If you were inclined to subscribe to a “100 mile” diet, Huatulco is a pretty good place to live: all the fish and shrimp you can eat, shade grown coffee, mescal, fresh cheeses, sun-ripened fruits and vegetables, stone ground corn for tender tortillas, and of course, honey. Bees are what make the agricultural world go round. The relationship between bees and flowers is much like the conundrum of the chicken and the egg. Which came first?
The Mayas of Yucatan have been cultivating bees and using honey medicinally, in spiritual practice and as a powerful foodstuff for thousands of years. The Yucatan bee is the Melipona, that same loyal little fellow who figured so largely in Mexico’s domination in vanilla production for centuries (see my story on Vanilla in Huatulco Eye October 2011 ). Not only are they sensitive little bees who like a small sustainable range (a “3 mile” diet suits these winged muchachos), but they are stingless. That’s right, no stinger; early beekeeping in Mexico, and indeed right up until the mid 1990s, was a pretty painless endeavour.
However, in the 1950’s, when Mexico was 3 in world honey exports, and Brazil was about 17 th , Brazil imported African honeybee queens. The African bees are a bit bigger and fly longer distances, and thus are bigger honey producers. Brazil proved successful in that quest, placing third behind China and Argentina in world honey exports just last year; this success is more than a little bittersweet. The African honeybee marched northward like a conquering army at a rate of 300 to 500 kilometers a year. They reached the Yucatan in 1986, and Texas in 1990. Like most invading armies, their reputation preceded them, and news stories began to appear about their aggressive attacks.
The nature of beekeeping was about to change. Around the same decade, there were two other forces at work against the Melipona, one man, and one nature. Malathion, a chemical used in mango farming to control seed weevils and fruit flies, also killed bees when applied at the wrong time of the growing cycle. As well, a world-wide wave of varruo mites smacked Mexican honeybees, and surprisingly, the African honeybees proved resistant to the mites. The African honeybees flourished, and by 2000, Mexican honey production was right up there again with those conquerors dominating the hives. In fact, the African bees were being touted as the saviours of the Mexican honey business. But as with most success stories, there is a downside – a cultural and ecological fallout.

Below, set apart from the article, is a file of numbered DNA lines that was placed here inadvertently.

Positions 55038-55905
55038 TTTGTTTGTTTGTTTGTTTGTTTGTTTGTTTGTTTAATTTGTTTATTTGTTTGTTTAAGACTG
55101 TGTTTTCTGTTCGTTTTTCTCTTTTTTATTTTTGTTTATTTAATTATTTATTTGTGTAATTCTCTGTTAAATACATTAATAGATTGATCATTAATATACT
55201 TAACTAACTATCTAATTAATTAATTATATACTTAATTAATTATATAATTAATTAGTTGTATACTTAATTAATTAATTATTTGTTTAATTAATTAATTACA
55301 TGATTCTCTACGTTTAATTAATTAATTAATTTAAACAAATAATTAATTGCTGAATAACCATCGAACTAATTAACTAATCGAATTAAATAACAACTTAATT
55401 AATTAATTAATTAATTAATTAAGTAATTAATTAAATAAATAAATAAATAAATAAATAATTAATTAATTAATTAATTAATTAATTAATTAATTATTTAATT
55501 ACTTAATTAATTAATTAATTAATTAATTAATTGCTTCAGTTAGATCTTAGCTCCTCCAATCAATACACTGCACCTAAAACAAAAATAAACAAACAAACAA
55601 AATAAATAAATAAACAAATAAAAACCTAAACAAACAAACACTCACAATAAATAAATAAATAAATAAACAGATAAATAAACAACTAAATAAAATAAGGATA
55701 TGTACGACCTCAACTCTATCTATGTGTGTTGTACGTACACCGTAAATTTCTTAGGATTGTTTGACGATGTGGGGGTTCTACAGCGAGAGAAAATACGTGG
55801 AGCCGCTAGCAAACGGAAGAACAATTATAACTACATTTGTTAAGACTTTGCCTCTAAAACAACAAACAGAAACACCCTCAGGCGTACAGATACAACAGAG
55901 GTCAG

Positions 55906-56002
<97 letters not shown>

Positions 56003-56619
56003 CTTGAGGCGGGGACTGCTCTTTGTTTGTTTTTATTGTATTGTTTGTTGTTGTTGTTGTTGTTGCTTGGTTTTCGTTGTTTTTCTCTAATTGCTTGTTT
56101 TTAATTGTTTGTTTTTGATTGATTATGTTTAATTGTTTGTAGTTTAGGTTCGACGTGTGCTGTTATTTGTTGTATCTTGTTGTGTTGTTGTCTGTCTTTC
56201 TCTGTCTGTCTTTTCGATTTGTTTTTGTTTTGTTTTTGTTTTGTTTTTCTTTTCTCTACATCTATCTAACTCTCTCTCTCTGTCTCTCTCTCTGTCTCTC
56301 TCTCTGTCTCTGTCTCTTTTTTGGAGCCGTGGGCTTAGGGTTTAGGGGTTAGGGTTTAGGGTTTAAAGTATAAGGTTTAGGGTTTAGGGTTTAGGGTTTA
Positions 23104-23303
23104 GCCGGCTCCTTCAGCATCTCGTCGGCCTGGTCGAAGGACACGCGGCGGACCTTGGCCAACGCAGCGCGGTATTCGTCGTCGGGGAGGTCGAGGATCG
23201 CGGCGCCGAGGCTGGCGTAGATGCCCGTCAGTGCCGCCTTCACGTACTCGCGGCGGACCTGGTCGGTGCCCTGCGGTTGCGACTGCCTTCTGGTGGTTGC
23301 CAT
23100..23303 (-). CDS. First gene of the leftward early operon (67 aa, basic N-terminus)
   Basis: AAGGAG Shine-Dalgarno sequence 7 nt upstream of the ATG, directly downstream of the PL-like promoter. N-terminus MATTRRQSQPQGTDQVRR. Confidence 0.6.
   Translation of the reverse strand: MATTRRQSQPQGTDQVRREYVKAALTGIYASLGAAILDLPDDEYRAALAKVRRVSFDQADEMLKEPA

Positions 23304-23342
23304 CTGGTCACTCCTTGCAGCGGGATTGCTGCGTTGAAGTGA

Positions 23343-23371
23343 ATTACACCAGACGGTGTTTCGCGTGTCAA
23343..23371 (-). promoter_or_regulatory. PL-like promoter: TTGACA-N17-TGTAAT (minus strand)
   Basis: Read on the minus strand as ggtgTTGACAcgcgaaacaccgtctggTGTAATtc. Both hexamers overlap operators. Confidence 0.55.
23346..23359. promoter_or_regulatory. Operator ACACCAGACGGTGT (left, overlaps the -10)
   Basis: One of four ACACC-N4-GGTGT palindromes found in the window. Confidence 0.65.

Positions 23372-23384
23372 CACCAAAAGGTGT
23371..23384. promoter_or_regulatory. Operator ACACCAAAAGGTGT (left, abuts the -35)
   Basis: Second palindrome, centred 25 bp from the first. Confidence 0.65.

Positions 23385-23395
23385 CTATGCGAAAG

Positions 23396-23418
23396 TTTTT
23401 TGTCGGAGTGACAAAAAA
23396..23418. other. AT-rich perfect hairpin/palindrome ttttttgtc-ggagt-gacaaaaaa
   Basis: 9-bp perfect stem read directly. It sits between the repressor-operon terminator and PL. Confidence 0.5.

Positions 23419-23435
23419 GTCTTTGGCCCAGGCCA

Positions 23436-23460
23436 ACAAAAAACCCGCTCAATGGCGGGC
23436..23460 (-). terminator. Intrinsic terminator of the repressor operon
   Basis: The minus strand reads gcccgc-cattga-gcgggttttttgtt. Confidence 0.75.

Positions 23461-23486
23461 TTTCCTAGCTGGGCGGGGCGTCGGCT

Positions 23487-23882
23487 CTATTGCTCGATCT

The honey business in the Yucatan (40% of all honey produced in Mexico) was dominated by a few Yucatecan rich families allied with US export companies from WWII till the 1960s. Experienced in modern beekeeping through their commercial work, Yucatecan farmers regained control of their communal forestlands, and evicted the commercial hives around this time. Thus began co-operative beekeeping and honey production, typically a family affair, with a couple of hives outside the house, near the fields of corn and tomatoes. The aggressiveness of the Africanized bee has threatened this rural sustainability model as farmers have had to move their hives away from their families and populated areas. And sadly, the decline of the Melipona is also threatening local eco systems. “Smithsonian entomologist David Roubik points out that the stingless bee, rather than non-native species, has been essential to the pollination of tropical forest plants, and when the bee is in peril, so is the local ecology. He and his colleagues have produced instructional material in Spanish and Mayan languages to promote the propagation of stingless bees, thereby building up a breeding stock to be reintroduced into the wild.” As well, SAGARPA, the Mexican government’s agricultural arm, has a “Queen” program where beekeepers are able to purchase a Melipona queen for their hive for about $150 pesos.